April 15th, 2013
Supermen edge out Vipers 7-3 to advance to Finals
Vipers coach Chris Hartley has seen his team grow, but by no means is he happy with the way their season ended.
Last night, his Vipers lost to the Supermen 7-4 in the second round of the playoffs, ending the Vipers’ season and sending the Supermen to the Stanley Cup finals against the IceHoles.
“I thought we gave them too many free ones,” Hartley told the media shortly after the loss. “Some [Viper] players were playing very tentative and that’s not the way our team plays. Our offense couldn’t get it done when it was needed, and our defense alongside Carey Price and Devan Dubnyk was subpar.”
Despite having the talent capable of doing so, for the second straight year, the Victoria Vipers fell one win short of a trip to the AFHL Stanley Cup Finals.
“We’re still a young club and we still have a quite a bit to learn as far as desperation,” Hartley said. “The second round, that isn’t good enough. We still have to find a way to win that round and get there. I don’t want this organization to sit still. We have to change our mind-set to continue trying to be the best and learn there’s a lot more hockey to play.”
At the final buzzer of what was an incredibly tight matchup from beginning to end, the five Viper players on the ice knelt around their net, frozen in dejection. The Manhattan Supermen pulled off another upset to knock out the Vipers and advance to the Finals for the first time in their franchise history.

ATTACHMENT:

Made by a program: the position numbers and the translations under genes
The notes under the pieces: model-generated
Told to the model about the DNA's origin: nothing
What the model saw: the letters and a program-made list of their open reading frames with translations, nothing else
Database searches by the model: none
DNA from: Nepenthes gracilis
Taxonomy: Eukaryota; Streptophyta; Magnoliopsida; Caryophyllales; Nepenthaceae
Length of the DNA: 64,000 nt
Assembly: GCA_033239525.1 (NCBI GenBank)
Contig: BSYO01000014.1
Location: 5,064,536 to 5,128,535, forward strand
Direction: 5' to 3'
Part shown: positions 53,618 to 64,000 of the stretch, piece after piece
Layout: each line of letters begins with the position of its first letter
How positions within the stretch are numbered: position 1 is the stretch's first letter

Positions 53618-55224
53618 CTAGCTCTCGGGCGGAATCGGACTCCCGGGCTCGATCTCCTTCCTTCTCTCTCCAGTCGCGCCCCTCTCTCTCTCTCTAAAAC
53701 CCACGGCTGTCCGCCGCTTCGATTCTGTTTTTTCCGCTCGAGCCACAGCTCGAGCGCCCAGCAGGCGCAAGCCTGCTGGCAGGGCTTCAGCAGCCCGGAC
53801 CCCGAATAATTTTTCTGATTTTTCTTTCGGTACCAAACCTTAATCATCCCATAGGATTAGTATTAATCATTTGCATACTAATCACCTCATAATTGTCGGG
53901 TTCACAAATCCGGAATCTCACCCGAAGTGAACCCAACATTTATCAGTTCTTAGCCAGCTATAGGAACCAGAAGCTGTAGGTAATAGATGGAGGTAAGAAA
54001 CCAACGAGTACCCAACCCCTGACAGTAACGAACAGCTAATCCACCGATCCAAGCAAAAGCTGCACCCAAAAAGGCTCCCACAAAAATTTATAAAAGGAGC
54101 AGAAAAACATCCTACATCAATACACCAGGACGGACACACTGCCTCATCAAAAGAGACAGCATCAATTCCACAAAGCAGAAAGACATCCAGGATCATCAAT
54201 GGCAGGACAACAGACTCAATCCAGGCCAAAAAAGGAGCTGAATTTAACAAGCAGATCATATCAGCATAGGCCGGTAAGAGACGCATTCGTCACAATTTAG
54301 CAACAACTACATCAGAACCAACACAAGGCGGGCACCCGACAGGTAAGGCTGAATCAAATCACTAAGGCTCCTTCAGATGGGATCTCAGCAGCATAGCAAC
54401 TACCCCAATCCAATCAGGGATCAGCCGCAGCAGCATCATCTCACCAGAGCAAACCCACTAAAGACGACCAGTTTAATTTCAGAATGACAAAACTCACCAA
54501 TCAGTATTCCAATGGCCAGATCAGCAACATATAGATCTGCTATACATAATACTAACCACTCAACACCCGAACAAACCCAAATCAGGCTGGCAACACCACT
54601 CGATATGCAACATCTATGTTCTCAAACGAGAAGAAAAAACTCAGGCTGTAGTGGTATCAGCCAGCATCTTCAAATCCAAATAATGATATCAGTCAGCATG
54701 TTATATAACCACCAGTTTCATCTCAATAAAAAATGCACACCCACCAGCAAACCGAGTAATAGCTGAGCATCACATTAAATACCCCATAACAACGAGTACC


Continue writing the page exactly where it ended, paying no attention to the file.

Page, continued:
“We’re going to the big dance,” Manhattan coach Tony Furino told a reporter after the Supermen knocked out the Vipers last night. “I’m proud of the players. It’s a hell of an accomplishment for them.”
The light went off in Furino’s head after a win against the Twin City Vikings in the second to last matchup of the regular season. It was then that he realized his team was championship-worthy.
“Throughout the season we had been spinning our wheels, not playing well, and we challenged the team before that matchup with the Vikings to really get on a roll to make the playoffs,” Furino said during a media conference call on Monday morning.
The Supermen responded by winning their final two matchups to close the regular season and their first two matchups in the playoffs.
“When we beat the Vikings in the first round, that was the first signal to me that the team was fully engaged and wanted to do something special,” Furino said. “Having said that, this last series with Victoria was everything we can handle, plus some. I don’t think anyone that watched us would have predicted us to be here.”
“Here” is the Stanley Cup Finals.
Manhattan goaltender Evgeni Nabokov, who has a 1.25 GAA over his last eight starts, admitted the Supermen surprised themselves to a certain extent.
“We considered the Vipers to be one of the two best teams in the league and we played some great hockey against them,” Nabokov said. “We were fortunate to go through (the Vipers). It took guts and character. We’re better and more confident as a team because of that win.”
Furino knew they were a better team at the end of the regular season because of how they responded to his challenge.